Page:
• “LaToya needs to hire many more officers, work collaboratively with the FBI, Jefferson Parish Sheriff’s Office and Louisiana State Police and publicly shame Jason Williams and judges into doing their jobs,” said former City Council member Stacy Head.
  • “Recruit and retain more police officers. The department should have at least 1,600 officers to adequately police the city,” said Judge Kern Reese of the Civil District Court.
  • “End the consent decree for NOPD. Federal judges should not run a city agency,” said John Georges, co-owner of The Times-Picayune. “Let the police chief and mayor run their own agencies.”





New Orleans Police Academy graduation

Recruit Class No. 190 takes the oath of the police officer during a graduation ceremony at the New Orleans Police Training Academy on Dec. 18, 2020. Fourteen graduates were sworn in as new police officers in two ceremonies.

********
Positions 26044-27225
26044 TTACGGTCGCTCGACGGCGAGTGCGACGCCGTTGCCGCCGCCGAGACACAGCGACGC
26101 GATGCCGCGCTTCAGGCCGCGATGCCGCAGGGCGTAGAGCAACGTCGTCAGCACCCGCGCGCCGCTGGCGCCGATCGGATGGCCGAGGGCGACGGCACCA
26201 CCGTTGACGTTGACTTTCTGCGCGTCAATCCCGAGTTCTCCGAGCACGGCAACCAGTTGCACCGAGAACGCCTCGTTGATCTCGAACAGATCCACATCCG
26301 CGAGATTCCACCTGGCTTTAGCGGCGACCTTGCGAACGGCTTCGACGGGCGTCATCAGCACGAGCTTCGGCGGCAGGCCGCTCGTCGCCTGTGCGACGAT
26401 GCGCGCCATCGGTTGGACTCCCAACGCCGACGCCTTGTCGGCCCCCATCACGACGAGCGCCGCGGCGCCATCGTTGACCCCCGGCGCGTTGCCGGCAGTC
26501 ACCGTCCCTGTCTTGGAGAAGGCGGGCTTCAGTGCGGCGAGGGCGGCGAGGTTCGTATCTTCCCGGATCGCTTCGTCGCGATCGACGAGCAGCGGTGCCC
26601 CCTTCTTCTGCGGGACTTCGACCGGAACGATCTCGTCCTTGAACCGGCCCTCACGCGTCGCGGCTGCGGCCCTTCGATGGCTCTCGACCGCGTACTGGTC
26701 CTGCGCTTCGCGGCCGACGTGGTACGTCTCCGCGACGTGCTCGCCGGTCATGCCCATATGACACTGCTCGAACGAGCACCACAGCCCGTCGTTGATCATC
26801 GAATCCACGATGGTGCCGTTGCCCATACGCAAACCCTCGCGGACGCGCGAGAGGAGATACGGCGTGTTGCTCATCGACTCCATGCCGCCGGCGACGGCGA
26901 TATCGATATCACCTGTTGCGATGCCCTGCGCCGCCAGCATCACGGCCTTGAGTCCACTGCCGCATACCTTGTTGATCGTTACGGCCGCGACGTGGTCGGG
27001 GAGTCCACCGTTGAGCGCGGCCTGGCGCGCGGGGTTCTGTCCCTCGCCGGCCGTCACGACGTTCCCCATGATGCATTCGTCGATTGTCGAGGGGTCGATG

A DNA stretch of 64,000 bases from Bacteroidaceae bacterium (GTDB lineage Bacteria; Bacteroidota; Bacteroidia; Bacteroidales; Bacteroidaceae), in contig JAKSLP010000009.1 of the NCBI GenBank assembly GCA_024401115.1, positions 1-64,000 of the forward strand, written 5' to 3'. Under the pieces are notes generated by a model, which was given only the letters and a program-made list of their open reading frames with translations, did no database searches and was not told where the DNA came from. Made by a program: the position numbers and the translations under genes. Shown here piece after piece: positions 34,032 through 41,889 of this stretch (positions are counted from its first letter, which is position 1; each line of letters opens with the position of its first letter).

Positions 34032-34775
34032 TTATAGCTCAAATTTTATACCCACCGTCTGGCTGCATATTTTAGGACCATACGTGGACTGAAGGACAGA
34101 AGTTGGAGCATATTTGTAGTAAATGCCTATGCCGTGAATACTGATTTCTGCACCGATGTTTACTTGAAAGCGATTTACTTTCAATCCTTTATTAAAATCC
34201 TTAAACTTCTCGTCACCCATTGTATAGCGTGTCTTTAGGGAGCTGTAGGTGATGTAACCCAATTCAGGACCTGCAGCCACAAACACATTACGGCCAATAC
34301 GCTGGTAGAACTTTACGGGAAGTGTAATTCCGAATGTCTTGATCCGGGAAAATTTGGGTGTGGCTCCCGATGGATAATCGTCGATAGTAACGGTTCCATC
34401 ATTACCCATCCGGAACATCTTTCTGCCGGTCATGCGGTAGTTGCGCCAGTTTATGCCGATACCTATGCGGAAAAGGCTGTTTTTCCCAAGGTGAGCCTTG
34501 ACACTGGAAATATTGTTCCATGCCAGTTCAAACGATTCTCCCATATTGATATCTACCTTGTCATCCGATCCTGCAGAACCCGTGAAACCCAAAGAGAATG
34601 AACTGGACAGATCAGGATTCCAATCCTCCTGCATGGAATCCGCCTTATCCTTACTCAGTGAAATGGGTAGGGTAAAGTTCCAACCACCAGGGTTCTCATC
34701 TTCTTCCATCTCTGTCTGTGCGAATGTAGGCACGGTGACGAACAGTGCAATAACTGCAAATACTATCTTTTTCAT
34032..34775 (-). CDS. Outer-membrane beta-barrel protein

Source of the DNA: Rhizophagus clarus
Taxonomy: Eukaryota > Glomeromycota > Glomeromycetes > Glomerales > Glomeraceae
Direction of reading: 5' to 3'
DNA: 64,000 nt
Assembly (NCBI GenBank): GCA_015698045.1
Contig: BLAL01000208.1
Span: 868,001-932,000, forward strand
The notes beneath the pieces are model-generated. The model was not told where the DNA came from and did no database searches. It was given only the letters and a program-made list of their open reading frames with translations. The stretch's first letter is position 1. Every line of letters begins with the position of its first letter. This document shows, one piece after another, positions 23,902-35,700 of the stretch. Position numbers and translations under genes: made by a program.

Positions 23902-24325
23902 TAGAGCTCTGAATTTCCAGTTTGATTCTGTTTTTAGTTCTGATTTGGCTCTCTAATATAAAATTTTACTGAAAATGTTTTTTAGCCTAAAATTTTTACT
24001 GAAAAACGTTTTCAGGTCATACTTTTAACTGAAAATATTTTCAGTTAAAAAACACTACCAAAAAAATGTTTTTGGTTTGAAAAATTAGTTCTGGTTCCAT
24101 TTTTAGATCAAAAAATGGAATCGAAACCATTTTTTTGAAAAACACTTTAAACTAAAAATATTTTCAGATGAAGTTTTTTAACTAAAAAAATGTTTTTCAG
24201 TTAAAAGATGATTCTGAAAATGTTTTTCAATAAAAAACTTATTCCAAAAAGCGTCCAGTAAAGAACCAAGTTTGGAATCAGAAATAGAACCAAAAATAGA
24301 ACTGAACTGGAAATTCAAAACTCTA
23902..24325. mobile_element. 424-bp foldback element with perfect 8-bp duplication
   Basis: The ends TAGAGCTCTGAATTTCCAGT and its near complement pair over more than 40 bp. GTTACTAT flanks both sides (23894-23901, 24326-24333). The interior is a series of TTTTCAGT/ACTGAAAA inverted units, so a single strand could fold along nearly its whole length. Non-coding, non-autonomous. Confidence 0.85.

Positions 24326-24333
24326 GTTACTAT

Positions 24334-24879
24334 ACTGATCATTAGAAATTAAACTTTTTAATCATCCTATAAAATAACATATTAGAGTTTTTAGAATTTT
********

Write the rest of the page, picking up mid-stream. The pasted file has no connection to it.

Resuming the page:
Others took a longer, more complex view:

  • “In the whole of human history, in all of our courses of investigation and study, the only things that reduce violent crime are poverty alleviation or extreme oppression,” said Asali Ecclesiastes, CEO of the Ashé Cultural Arts Center. “Which will we choose? Hint: The oppression ain’t working out so good so far.”
  • “If the approach to public safety focuses on arrests and policing, you’ve already lost the fight,” said Rashida Govan, executive director of the New Orleans Youth Alliance. “The city has to deal with root causes of the issues. You will never be able to arrest yourself out of the problem. If bullets don’t deter folks from a life of crime, then neither will the presence of police.”

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Conducted online Tuesday through Thursday, The Times-Picayune Power Poll survey is not a scientific inquiry. But because it asks questions of the top Jefferson and Orleans parish influencers in business, politics, arts, media, nonprofits and community affairs, it does afford non-partisan insight into the thoughts and opinions of those who steer the region. Of 348 Power Poll members surveyed this week, 101 voted, for a participation rate of 29%.






Sean Payton